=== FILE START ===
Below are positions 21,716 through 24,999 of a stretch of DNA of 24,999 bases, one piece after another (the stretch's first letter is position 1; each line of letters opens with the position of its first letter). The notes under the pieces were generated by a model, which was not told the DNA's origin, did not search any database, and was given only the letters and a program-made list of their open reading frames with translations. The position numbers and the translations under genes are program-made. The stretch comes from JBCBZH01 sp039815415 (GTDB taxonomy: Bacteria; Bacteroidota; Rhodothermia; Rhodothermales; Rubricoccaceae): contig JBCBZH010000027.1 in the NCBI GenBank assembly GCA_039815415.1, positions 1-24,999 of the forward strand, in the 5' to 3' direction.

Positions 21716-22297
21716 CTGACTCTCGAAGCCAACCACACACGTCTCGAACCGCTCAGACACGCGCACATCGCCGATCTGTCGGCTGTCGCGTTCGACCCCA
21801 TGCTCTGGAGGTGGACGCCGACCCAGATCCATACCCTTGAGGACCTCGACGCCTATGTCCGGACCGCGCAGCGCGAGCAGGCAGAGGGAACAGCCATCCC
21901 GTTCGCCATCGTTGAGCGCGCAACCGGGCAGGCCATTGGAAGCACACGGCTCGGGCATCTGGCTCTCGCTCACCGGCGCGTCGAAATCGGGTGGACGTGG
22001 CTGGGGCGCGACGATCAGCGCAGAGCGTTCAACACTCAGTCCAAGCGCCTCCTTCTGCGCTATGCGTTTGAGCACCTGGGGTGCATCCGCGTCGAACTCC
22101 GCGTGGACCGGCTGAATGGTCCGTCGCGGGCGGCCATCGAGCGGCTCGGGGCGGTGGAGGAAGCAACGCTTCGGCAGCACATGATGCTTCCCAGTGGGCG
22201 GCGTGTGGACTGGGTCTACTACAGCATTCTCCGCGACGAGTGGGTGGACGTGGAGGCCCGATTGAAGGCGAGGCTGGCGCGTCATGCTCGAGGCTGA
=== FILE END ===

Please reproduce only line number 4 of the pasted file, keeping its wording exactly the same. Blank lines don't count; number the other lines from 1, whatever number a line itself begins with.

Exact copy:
21801 TGCTCTGGAGGTGGACGCCGACCCAGATCCATACCCTTGAGGACCTCGACGCCTATGTCCGGACCGCGCAGCGCGAGCAGGCAGAGGGAACAGCCATCCC